Bardo: False Chronicle of a Handful of TruthsDmitry Samarovon December 9, 2022 at 5:58 pm

In Alejandro G. Iñárritu’s hallucinatory trip to the land between life and death, Amazon is buying Baja California, and you can have a philosophical discussion with the conquistador Hernán Cortés atop a hillock of corpses. You meet your long-gone father in the bathroom of a large hall filled to capacity with your peers who want to give you an important prize and shrink down to the size of a boy while retaining middle-aged features. Your dead infant son keeps reappearing, often from between your wife’s legs, still very much alive.

These and dozens of other dream images are filmed in a seamless wide-screen format that fish-eyes toward its outer edges. They are what Silverio Gama, a stand-in for the director, sees in his last days after suffering a massive stroke on a subway train in LA.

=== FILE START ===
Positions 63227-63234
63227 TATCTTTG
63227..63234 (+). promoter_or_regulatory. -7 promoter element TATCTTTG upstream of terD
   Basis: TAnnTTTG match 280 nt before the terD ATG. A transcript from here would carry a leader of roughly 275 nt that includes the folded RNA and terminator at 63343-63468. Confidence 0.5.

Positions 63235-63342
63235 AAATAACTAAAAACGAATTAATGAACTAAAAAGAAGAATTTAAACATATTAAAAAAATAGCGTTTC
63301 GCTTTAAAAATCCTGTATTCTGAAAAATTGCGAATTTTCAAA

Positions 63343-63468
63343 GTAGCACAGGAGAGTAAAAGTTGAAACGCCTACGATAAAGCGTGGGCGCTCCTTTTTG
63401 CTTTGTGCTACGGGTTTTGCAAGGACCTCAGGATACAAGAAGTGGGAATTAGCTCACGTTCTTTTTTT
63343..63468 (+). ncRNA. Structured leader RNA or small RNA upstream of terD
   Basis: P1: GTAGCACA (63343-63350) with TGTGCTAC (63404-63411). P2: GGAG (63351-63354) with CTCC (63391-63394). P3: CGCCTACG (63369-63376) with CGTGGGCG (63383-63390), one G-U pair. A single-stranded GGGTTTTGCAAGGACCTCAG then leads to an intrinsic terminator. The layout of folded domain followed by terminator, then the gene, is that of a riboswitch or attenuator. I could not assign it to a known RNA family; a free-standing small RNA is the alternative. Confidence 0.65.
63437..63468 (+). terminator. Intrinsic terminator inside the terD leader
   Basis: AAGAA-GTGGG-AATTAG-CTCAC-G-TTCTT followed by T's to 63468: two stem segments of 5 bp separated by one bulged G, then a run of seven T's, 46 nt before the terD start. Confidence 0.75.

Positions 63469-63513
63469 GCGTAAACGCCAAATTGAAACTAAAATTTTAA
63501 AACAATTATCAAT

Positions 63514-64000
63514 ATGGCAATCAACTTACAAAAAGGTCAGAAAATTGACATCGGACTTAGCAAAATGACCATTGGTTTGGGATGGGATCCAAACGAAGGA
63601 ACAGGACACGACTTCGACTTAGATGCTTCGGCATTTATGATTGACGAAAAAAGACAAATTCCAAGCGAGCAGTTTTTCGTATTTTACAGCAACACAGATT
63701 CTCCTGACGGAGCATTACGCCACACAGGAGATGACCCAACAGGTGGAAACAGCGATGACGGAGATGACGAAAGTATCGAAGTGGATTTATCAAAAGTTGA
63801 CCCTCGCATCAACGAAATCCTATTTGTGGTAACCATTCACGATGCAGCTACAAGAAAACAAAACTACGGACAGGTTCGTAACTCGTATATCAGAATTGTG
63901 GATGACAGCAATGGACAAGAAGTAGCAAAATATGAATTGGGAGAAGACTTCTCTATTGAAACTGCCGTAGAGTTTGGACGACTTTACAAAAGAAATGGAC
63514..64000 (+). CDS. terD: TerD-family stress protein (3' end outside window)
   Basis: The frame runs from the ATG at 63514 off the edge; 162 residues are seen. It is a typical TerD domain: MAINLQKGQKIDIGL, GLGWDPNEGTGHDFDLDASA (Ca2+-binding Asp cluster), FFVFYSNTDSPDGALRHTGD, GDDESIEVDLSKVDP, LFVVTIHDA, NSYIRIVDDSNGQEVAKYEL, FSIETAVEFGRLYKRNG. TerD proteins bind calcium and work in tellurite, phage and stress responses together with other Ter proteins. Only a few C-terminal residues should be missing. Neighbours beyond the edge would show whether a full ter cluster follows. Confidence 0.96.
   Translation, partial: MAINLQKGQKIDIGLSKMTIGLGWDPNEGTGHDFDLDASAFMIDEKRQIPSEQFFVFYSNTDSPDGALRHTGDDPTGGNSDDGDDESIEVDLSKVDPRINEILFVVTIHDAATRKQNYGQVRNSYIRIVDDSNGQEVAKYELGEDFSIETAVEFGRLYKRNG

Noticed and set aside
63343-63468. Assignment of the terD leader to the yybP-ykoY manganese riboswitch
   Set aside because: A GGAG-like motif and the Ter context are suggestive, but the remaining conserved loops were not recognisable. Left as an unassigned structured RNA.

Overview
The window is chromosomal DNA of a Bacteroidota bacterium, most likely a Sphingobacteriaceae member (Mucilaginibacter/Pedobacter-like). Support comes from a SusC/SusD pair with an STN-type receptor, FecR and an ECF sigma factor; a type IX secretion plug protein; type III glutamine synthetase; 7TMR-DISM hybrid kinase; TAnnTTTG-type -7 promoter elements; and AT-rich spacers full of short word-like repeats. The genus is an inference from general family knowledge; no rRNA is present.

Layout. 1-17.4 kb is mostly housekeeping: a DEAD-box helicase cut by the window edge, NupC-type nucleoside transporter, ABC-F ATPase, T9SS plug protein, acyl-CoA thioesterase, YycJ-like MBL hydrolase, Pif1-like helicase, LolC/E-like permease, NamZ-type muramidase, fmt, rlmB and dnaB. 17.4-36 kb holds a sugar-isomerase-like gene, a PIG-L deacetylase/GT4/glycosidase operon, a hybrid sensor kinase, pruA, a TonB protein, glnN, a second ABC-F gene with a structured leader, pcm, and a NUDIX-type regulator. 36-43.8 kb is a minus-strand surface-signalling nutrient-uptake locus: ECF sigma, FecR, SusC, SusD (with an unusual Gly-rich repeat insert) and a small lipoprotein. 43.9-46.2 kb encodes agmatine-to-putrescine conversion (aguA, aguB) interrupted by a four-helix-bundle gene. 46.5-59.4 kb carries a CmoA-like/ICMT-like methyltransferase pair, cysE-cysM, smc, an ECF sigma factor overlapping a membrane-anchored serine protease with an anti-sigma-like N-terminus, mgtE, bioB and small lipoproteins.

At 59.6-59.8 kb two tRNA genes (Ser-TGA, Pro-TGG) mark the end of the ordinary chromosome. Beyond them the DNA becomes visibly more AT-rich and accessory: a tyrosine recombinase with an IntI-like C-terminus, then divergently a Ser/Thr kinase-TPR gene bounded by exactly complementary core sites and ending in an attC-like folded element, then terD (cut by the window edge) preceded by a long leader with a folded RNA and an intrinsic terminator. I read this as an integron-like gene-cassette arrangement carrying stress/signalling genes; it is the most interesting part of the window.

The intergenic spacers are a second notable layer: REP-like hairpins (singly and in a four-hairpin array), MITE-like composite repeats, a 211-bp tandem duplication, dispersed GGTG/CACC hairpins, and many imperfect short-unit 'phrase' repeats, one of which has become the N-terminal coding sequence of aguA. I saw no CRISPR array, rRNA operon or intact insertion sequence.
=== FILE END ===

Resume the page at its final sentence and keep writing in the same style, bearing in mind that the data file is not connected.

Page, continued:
Whether you will be entranced, confused, or put off by Iñárritu’s latest deep dive into his own subconscious depends on whether you prefer your movies logical or lyrical, as well as how high your tolerance for unlikable and unrelatable protagonists is. Gama is a self-absorbed narcissist, and his visions are mostly self-serving, but I can’t deny their sweep and all-pervasive ambition. As long as you don’t think too long about some of the implications of what flashes past your eyeballs, this is a film to be dazzled by and lost in. In Spanish with subtitles. R, 159 min.


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